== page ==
#23 Election Days (first draft)

1936 Election Days.pdf

Title

#23 Election Days (first draft)

Creator

Jacob Schlitt

Description

"In six days, the United States will, hopefully, be electing a new president, and, thinking about it, I found myself reliving the first presidential election that I am able to remember."

Date

2004

Format

application/pdf

Type

text

Language

en

Coverage

1936

Identifier

1936_Election_Days

Text

# 23 Election Days (first draft)

In six days, the United States will, hopefully, be electing a new president, and, thinking about it, I found myself reliving the first presidential election that I am able to remember.
It was the fall of 1936. I was not quite nine years old. President Franklin D. Roosevelt was in the White House and he was running for a second term against the Republican, Alfred M. Landon of Kansas. I believe Kansas is known as the Sunflower State, and Landon’s campaign buttons featured a sunflower.

The country was still suffering from the depression, my mother was unable to find work, and we were on relief. Roosevelt had observed that one third of the nation was ill-clothed, ill-housed and ill-fed, and he was going to change that. And my mother and I believed him. In fact, most everybody I knew, and most everybody in New York believed him and saw FDR as their salvation.

My mother had been a member of the International Ladies Garment Workers Union which had strong ties to the Socialist Party of Norman Thomas, but in 1936, they undid those ties, and officially supported FDR. Knowing that many of their members had never voted for, and would never vote for a "capitalist party" (and the Democratic Party was a capitalist party) the ILGWU together with a few other New York unions created the American Labor Party. This enabled tens of thousands of people to vote for FDR on the ALP line, without violating their principles.

I do not believe there was another president, with the possible exception of Lincoln, who was more loved, and who carried the hopes and dreams of so many. Hoover's depression had wiped out jobs and businesses, closed banks, and dispossessed people from their homes. I have a vivid memory of seeing people’s belongings on the sidewalks in my neighborhood. Apple sellers on corners were a reality. Every apartment house in the area had posted signs: "No Beggars and Peddlers Allowed".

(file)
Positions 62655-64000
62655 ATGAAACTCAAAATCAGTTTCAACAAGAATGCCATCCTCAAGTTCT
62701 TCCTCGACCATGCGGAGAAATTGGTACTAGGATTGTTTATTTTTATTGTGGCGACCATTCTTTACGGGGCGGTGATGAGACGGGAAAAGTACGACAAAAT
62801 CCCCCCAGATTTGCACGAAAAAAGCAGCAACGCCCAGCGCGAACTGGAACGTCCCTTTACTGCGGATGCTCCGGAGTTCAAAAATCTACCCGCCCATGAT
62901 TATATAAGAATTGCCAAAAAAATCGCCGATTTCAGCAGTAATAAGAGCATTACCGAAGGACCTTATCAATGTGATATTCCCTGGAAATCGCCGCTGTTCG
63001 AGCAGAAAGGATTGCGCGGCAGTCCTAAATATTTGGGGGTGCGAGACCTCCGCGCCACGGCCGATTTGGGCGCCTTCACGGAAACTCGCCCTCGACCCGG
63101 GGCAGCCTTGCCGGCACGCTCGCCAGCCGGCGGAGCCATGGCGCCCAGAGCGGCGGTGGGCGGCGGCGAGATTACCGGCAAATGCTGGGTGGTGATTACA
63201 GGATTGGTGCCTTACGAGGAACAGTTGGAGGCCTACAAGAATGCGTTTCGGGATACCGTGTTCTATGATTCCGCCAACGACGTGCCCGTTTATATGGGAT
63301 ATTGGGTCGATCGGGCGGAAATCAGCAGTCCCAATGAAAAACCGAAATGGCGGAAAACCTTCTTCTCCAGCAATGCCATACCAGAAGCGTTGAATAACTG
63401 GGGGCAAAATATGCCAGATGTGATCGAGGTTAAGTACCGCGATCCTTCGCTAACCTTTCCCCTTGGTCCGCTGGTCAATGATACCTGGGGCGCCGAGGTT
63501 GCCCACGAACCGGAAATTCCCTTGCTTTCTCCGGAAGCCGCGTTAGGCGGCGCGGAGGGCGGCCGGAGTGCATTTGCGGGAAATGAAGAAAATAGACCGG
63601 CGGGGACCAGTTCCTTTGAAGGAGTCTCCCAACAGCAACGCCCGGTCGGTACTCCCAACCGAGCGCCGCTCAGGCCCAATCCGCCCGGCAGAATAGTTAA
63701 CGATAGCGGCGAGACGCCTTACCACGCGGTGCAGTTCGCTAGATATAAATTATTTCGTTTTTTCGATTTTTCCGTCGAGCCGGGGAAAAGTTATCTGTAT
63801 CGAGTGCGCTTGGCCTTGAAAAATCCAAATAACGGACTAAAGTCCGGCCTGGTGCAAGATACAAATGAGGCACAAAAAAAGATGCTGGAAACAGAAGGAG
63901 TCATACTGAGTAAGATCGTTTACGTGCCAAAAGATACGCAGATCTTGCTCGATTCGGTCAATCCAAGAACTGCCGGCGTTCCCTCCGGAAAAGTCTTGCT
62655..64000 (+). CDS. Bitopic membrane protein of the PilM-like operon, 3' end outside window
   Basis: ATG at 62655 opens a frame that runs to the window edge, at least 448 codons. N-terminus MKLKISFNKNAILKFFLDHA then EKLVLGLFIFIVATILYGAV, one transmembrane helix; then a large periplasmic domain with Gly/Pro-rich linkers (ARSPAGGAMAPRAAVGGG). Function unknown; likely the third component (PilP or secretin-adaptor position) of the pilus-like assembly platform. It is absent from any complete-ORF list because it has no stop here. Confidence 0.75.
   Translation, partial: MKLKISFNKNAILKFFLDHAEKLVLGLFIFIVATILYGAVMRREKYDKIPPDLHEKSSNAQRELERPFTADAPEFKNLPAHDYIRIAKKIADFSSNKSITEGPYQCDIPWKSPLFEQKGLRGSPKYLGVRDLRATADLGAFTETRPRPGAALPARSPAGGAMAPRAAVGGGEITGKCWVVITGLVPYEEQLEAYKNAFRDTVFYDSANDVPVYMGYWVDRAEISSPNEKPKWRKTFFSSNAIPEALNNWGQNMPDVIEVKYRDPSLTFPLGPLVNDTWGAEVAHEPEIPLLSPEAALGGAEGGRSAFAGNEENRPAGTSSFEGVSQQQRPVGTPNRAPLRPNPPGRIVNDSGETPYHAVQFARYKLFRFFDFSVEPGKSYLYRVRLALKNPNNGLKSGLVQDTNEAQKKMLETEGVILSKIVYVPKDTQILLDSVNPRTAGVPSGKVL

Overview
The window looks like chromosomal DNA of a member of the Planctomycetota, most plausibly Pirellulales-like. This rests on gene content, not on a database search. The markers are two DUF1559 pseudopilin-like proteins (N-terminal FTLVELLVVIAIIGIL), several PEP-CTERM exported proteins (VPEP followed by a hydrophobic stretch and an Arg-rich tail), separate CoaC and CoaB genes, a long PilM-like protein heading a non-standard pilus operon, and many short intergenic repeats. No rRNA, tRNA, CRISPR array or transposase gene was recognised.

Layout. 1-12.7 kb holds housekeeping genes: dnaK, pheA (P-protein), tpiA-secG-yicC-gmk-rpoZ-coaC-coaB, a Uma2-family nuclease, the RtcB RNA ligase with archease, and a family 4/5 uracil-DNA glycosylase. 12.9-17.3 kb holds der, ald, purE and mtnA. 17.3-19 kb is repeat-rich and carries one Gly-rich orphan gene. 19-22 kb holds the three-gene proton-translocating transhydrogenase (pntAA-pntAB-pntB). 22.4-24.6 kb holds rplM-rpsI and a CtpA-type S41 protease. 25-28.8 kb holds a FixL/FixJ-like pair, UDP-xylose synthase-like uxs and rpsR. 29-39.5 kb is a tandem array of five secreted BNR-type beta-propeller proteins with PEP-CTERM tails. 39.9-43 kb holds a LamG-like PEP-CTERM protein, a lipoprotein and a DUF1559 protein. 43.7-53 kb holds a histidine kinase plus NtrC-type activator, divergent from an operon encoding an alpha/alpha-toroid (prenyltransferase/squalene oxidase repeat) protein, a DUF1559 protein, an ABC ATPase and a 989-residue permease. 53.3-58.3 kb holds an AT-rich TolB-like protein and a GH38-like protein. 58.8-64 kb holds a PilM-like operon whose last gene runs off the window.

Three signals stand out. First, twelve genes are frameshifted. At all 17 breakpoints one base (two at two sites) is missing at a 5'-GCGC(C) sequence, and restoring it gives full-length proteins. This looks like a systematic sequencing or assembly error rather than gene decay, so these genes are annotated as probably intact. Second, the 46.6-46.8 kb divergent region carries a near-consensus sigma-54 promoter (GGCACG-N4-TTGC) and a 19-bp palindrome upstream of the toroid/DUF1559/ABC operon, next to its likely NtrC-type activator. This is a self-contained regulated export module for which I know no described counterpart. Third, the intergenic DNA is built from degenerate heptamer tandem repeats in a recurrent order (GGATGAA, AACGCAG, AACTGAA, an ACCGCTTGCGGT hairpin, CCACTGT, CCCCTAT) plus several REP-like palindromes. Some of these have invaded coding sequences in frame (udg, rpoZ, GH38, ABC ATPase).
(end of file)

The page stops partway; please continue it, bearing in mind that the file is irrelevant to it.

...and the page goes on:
My situation was compounded by the death of my father in 1931. We were left with nothing and my mother was unable to find work. Nor could her union be of help. They told her that there were no jobs for anyone, even active union members. She had taken a "withdrawal" from the union after she married, so she was no longer considered a member. However, she still saw herself as "union". She followed development in the union, and the union’s position on national affairs. She was pleased with the election of David Dubinsky as union president, and was delighted with the creation of the American Labor Party. And in the fall of 1936, she bought our first radio to hear the campaign speeches of FDR. We sat spellbound as we listened to that magnificent voice assuring America that things would get better.

He certainly convinced me! Soon after school started, I had established a routine. As we lined up in the afternoon to leave school, I would work my way to the blackboard and grab a few pieces of chalk. Then, on my way home from school, I would write "VOTE FOR FDR" on sidewalks and building walls all over the neighborhood. There were a few empty stores that had been taken over by the local Democratic party, which was obviously affiliated with Tammany Hall. A party functionary (usually referred to as a hack) sat behind a desk and dispensed palm cards, 4" x6" cards describing local candidates for office, as well as campaign posters and buttons. This was my introduction to campaign button collecting. I was never without an FDR button on my shirt or jacket. We did not have very high regard for the hacks, and had trouble reconciling their role with the noble cause of saving America that FDR had undertaken.

The American Labor Party did not have the funds to rent storefronts. They operated out of ILGWU union halls, but there were none in my neighborhood. It should be noted that a struggle ensued within the ALP in the early '40's, and by 1944, the left wing (pro-Communist, or if you prefer, not anti-Communist, faction) prevailed, the ILGWU and its supporters left and formed the Liberal Party. So New York now had two left wing third parties.

By the end of October 1936, there was no question with regard to Roosevelt’s reelection. This was also the beginning of national polling, and a defunct magazine, The Literary Digest, undertook a poll predicting that Landon would be elected. When the results were in and FDR was overwhelmingly reelected, it was observed that the pollsters did their polling by telephone, and only wealthy people had phones in 1936.

On election day, I had a pocketful of chalk and was busy chalking up the neighborhood. I remember going to the polls with my mother, staying up to listen to the radio, though I do not remember whether they were able to report on the results. Only two states voted for Landon, which resulted in the expression "As Maine goes, so goes Vermont."

Original Format

application/msword

Collection

Citation

Jacob Schlitt, “#23 Election Days (first draft),” Autobiographical stories & other writing by Jacob Schlitt, accessed February 6, 2023, https://tsirlson.omeka.net/items/show/8.